The Apostle's thought is that our conscience is the most important thing we have to deal with and should always be obeyed. The brother who would violate some one's conscience by eating the meat would be stumbling and harming that person. Thus a stronger brother would injure a weaker brother. And this was what the Apostle meant. In the case of a brother who could not see as clearly as we, not only should we not seek to break down his conscience, but we should not permit even our influence to break it down.
It would be very proper for us in the case of a weak brother to explain the matter from our standpoint. This would not be seeking to break down his conscience, but to educate it. Then, if he should eat such meat with impunity—without the disapprobation of his conscience—we have thus made him a strong brother rather than a weak one; and this should be to his advantage. The Apostle urges that we should be on the lookout for the interests of the brethren.
SELF-DENIAL IN THE INTEREST OF OTHERS
St. Paul here is evidently laying down a broad principle of self-denial in the interest of others—a principle which applies primarily to the Church, but also to the world. He applies this principle, not merely to religion and to eating meat offered to idols, but he extends the matter, saying, "It is good neither to eat flesh, nor to drink wine, nor anything whereby thy brother stumbleth, or is offended, or is made weak."
There might be some weak brother to whom wine might be a great temptation, a snare. The Apostle urges that, while there is nothing in the Scriptures to forbid the use of wine, and while he really recommended it to Timothy, whose stomach was weak, nevertheless, our liberties should be limited by the surroundings. We know that wine was used much more then than now, and is much more used in Europe than in this country; nevertheless, we know that the effect of alcohol is much more hurtful to the nerves of people now, because the race is so much weaker than in our Lord's day.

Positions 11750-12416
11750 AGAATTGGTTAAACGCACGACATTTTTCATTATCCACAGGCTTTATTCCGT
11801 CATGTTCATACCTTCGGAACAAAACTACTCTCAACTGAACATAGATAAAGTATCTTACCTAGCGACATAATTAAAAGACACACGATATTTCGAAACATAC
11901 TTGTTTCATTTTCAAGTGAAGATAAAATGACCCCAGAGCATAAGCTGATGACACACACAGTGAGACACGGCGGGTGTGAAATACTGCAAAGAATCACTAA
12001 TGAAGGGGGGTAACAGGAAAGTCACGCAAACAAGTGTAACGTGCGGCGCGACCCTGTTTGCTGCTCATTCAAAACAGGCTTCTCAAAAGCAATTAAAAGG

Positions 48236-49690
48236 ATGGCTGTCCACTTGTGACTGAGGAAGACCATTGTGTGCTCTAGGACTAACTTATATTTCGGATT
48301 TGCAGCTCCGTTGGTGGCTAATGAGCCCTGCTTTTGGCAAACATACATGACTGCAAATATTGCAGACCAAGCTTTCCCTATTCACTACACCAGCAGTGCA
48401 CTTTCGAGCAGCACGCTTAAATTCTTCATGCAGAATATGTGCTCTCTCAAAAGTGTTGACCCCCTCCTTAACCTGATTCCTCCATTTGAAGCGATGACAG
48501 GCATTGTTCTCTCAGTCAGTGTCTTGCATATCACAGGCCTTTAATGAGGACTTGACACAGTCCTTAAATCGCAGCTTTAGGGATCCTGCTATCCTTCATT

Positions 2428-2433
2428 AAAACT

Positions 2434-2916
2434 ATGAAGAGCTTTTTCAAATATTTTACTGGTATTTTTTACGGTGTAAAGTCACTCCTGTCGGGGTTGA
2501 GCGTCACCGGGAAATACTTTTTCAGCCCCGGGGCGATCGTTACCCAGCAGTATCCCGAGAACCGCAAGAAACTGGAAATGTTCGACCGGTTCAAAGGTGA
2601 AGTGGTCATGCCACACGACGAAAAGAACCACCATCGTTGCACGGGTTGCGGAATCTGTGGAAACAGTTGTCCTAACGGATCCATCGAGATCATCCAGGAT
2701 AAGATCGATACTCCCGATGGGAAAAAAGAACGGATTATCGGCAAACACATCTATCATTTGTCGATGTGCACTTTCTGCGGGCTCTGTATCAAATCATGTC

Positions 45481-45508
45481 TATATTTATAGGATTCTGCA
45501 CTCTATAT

When there was no particular danger along this line our Lord and the Apostles seem to have used these things with moderation. They also counseled moderation—"Whether, therefore, ye eat, or drink, or whatsoever ye do, do all to the glory of God" (I Cor. 10:31); and we should not use our liberty in any way that would stumble a brother in any sense of the word. God's people are to have love, to be willing to sacrifice self-gratification in the interest of others.
So far as we are able to discern, intoxication is one of the most terrible evils scourging our race at the present time. Many are so weak through the fall, by heredity, that they are totally unable to resist the influence of intoxicants. Is it too much to ask of those who have consecrated their lives to the Lord, to righteousness and to the blessing of others, that they should deny themselves in this matter, and thus lay down some liberties and privileges in the interest of the brethren, and of the world in general?
Similar arguments might be used respecting the use of tobacco, cards and the various implements which the Adversary uses in luring mankind into sin. The whole, be it noted, is the argument of Love. In proportion as we grow in the graces of our Lord, in His Spirit of Love, we shall be glad, not only to put away all filthiness of the flesh for our own sakes, thus to be more like the Lord, but also, at the instance of Love, we shall desire to put away from us everything that might have an evil influence upon others, whatever we might consider our personal liberties to be in respect to them.